In 2012, Meador was inducted into the Professional Football Researchers Association’s (PFRA) Hall of Very Good. Formed in 2003, the Hall of Very Good is the PFRA’s way of honoring players who have had excellent careers, but are not in the Pro Football Hall of Fame.
• Inducted into the Arkansas Tech University Hall of Distinction (1969)
• Awarded the NFL Father of the Year (1969)
• Awarded the NFLPA Byron ‘Whizzer’ White NFL Man of the Year Award (1969)
• Elected to the Helms Athletic Foundation Sports Hall of Fame (1972)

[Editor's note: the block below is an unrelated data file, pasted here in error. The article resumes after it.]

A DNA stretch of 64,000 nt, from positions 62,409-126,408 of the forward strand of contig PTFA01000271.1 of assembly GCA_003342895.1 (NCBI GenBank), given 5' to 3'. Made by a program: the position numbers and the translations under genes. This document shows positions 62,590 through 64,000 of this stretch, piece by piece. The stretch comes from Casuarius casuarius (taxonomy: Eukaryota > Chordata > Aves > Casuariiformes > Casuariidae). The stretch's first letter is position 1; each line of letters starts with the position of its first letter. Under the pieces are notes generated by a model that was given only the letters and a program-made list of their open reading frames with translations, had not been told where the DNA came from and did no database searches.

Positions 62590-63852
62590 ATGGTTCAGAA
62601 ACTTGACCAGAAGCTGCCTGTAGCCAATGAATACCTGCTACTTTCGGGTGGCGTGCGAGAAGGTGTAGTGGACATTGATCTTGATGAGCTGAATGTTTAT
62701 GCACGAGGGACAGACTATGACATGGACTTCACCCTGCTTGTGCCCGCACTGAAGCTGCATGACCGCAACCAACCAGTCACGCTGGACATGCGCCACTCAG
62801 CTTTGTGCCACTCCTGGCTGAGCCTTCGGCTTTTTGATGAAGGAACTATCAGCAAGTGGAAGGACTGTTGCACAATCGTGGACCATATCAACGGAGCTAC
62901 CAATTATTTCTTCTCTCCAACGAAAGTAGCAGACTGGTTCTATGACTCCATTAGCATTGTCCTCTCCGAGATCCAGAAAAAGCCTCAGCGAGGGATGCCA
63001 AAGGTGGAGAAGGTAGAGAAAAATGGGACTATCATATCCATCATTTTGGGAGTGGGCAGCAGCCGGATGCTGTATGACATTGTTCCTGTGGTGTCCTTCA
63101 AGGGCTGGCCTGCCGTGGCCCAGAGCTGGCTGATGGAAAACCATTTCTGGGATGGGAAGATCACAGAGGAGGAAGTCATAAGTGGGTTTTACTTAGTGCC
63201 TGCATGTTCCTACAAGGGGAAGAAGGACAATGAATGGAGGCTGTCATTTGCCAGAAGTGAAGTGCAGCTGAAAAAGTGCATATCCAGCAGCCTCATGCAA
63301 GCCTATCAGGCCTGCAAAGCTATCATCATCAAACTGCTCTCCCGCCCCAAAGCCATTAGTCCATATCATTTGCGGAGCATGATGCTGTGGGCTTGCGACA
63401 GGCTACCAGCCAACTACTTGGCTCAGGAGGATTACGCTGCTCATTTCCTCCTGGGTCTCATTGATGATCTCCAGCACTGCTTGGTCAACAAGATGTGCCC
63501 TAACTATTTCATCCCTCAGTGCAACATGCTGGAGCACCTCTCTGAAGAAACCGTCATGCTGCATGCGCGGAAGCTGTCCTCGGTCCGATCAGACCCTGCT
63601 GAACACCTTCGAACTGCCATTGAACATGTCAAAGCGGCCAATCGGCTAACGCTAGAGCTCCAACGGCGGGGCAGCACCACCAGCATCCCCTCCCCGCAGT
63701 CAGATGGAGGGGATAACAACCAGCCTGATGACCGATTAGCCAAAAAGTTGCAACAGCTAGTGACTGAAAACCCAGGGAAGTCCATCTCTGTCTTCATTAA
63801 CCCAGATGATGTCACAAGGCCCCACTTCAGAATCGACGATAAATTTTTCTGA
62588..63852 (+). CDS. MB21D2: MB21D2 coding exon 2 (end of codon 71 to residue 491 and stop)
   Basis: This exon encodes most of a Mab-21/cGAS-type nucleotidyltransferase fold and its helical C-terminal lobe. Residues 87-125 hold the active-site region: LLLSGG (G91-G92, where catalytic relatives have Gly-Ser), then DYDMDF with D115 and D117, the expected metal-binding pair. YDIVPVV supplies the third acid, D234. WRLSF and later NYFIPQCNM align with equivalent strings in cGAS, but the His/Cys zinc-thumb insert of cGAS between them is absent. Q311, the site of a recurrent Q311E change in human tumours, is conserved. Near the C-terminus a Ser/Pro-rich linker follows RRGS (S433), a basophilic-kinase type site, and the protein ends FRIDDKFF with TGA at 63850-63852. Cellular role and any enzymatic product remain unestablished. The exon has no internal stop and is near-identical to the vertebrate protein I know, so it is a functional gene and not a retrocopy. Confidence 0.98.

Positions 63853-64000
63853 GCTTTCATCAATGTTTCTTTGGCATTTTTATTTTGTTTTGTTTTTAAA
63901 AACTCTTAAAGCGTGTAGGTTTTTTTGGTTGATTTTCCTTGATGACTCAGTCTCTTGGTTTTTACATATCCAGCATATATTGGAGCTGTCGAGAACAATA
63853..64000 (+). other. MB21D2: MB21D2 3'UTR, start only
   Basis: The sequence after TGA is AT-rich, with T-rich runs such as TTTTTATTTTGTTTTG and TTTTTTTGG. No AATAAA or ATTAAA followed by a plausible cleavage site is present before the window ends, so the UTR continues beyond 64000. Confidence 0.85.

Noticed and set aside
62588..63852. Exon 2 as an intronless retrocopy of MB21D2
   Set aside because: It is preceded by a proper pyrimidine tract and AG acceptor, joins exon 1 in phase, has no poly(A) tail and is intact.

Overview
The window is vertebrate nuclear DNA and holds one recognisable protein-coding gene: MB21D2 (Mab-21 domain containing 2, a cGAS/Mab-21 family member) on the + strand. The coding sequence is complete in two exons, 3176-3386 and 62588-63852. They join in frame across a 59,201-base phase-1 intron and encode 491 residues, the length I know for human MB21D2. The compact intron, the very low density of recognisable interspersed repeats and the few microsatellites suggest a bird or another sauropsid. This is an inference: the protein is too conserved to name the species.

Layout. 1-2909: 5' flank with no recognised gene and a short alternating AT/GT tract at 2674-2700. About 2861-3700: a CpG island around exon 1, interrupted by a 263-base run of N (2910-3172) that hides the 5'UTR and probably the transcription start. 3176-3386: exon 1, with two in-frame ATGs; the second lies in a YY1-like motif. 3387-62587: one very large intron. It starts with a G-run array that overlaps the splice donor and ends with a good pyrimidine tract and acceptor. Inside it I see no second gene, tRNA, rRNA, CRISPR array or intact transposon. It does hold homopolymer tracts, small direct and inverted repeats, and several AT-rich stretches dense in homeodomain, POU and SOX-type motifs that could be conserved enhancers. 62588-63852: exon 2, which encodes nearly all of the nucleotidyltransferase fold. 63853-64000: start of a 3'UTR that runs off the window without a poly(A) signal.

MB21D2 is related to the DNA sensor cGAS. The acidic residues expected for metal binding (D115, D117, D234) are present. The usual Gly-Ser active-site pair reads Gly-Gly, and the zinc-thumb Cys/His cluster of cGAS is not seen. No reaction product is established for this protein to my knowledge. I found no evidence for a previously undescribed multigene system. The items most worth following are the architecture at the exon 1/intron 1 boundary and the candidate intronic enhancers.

• Elected to the Arkansas Sports Hall of Fame (1978)
• NAIA Collegiate Hall of Fame Member
• Inducted into the Professional Football Researchers Association’s Hall of Very Good (2012)
Ken Crippen is the executive director of the Professional Football Researchers Association. He has researched and written about pro football history for over two decades. He won the Pro Football Writers of America’s Dick Connor Writing Award for Feature Writing and was named the Ralph Hay Award winner by the Professional Football Researchers Association for lifetime achievement on pro football history. He can be reached on twitter @KenCrippen.